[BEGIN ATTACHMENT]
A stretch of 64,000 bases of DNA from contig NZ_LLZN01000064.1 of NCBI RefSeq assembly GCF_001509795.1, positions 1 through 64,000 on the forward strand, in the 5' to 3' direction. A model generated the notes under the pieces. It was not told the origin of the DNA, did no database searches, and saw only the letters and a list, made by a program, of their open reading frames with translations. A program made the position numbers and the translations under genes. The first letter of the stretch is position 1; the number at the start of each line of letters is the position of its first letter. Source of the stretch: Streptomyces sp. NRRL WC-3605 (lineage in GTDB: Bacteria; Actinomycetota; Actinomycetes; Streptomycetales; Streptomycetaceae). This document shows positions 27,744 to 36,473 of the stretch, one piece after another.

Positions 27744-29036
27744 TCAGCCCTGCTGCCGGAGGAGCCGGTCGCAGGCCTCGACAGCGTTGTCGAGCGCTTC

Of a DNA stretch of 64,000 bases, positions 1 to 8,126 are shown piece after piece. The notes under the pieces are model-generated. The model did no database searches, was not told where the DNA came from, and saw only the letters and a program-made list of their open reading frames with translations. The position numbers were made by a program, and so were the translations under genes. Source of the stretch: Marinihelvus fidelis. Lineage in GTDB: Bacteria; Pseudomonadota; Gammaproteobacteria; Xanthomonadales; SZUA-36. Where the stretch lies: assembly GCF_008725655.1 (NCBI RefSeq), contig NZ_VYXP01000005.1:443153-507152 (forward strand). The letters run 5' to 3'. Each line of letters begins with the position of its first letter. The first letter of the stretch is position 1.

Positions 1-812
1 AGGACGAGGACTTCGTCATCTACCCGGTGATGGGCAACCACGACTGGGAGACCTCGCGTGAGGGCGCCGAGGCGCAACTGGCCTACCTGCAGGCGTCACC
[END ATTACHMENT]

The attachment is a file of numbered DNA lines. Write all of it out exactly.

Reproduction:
A stretch of 64,000 bases of DNA from contig NZ_LLZN01000064.1 of NCBI RefSeq assembly GCF_001509795.1, positions 1 through 64,000 on the forward strand, in the 5' to 3' direction. A model generated the notes under the pieces. It was not told the origin of the DNA, did no database searches, and saw only the letters and a list, made by a program, of their open reading frames with translations. A program made the position numbers and the translations under genes. The first letter of the stretch is position 1; the number at the start of each line of letters is the position of its first letter. Source of the stretch: Streptomyces sp. NRRL WC-3605 (lineage in GTDB: Bacteria; Actinomycetota; Actinomycetes; Streptomycetales; Streptomycetaceae). This document shows positions 27,744 to 36,473 of the stretch, one piece after another.

Positions 27744-29036
27744 TCAGCCCTGCTGCCGGAGGAGCCGGTCGCAGGCCTCGACAGCGTTGTCGAGCGCTTC

Of a DNA stretch of 64,000 bases, positions 1 to 8,126 are shown piece after piece. The notes under the pieces are model-generated. The model did no database searches, was not told where the DNA came from, and saw only the letters and a program-made list of their open reading frames with translations. The position numbers were made by a program, and so were the translations under genes. Source of the stretch: Marinihelvus fidelis. Lineage in GTDB: Bacteria; Pseudomonadota; Gammaproteobacteria; Xanthomonadales; SZUA-36. Where the stretch lies: assembly GCF_008725655.1 (NCBI RefSeq), contig NZ_VYXP01000005.1:443153-507152 (forward strand). The letters run 5' to 3'. Each line of letters begins with the position of its first letter. The first letter of the stretch is position 1.

Positions 1-812
1 AGGACGAGGACTTCGTCATCTACCCGGTGATGGGCAACCACGACTGGGAGACCTCGCGTGAGGGCGCCGAGGCGCAACTGGCCTACCTGCAGGCGTCACC